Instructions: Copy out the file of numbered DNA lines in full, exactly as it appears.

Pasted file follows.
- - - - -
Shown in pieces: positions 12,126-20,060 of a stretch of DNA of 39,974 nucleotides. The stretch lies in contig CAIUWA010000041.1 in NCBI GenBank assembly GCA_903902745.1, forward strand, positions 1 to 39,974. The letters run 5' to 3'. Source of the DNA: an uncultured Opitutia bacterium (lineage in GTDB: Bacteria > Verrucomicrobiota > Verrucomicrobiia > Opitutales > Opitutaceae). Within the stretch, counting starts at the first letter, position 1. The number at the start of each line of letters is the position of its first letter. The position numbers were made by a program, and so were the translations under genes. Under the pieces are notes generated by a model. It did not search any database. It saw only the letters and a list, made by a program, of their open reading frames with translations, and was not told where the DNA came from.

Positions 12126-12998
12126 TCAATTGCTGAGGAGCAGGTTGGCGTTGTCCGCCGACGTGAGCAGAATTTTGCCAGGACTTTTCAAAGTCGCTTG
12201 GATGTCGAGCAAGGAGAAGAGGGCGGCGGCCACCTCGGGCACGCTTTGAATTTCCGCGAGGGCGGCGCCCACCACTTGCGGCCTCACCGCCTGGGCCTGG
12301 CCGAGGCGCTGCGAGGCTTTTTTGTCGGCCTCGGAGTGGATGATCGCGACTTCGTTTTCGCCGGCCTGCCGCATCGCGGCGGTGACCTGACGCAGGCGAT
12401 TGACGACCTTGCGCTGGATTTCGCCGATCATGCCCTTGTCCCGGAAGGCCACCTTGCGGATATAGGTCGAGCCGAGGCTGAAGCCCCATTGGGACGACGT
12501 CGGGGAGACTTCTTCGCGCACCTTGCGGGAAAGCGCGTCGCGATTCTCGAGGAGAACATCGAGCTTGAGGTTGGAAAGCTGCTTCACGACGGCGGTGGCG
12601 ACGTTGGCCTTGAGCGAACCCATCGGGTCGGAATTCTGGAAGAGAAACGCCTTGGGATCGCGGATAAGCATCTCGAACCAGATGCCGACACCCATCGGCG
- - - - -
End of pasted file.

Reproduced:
Shown in pieces: positions 12,126-20,060 of a stretch of DNA of 39,974 nucleotides. The stretch lies in contig CAIUWA010000041.1 in NCBI GenBank assembly GCA_903902745.1, forward strand, positions 1 to 39,974. The letters run 5' to 3'. Source of the DNA: an uncultured Opitutia bacterium (lineage in GTDB: Bacteria > Verrucomicrobiota > Verrucomicrobiia > Opitutales > Opitutaceae). Within the stretch, counting starts at the first letter, position 1. The number at the start of each line of letters is the position of its first letter. The position numbers were made by a program, and so were the translations under genes. Under the pieces are notes generated by a model. It did not search any database. It saw only the letters and a list, made by a program, of their open reading frames with translations, and was not told where the DNA came from.

Positions 12126-12998
12126 TCAATTGCTGAGGAGCAGGTTGGCGTTGTCCGCCGACGTGAGCAGAATTTTGCCAGGACTTTTCAAAGTCGCTTG
12201 GATGTCGAGCAAGGAGAAGAGGGCGGCGGCCACCTCGGGCACGCTTTGAATTTCCGCGAGGGCGGCGCCCACCACTTGCGGCCTCACCGCCTGGGCCTGG
12301 CCGAGGCGCTGCGAGGCTTTTTTGTCGGCCTCGGAGTGGATGATCGCGACTTCGTTTTCGCCGGCCTGCCGCATCGCGGCGGTGACCTGACGCAGGCGAT
12401 TGACGACCTTGCGCTGGATTTCGCCGATCATGCCCTTGTCCCGGAAGGCCACCTTGCGGATATAGGTCGAGCCGAGGCTGAAGCCCCATTGGGACGACGT
12501 CGGGGAGACTTCTTCGCGCACCTTGCGGGAAAGCGCGTCGCGATTCTCGAGGAGAACATCGAGCTTGAGGTTGGAAAGCTGCTTCACGACGGCGGTGGCG
12601 ACGTTGGCCTTGAGCGAACCCATCGGGTCGGAATTCTGGAAGAGAAACGCCTTGGGATCGCGGATAAGCATCTCGAACCAGATGCCGACACCCATCGGCG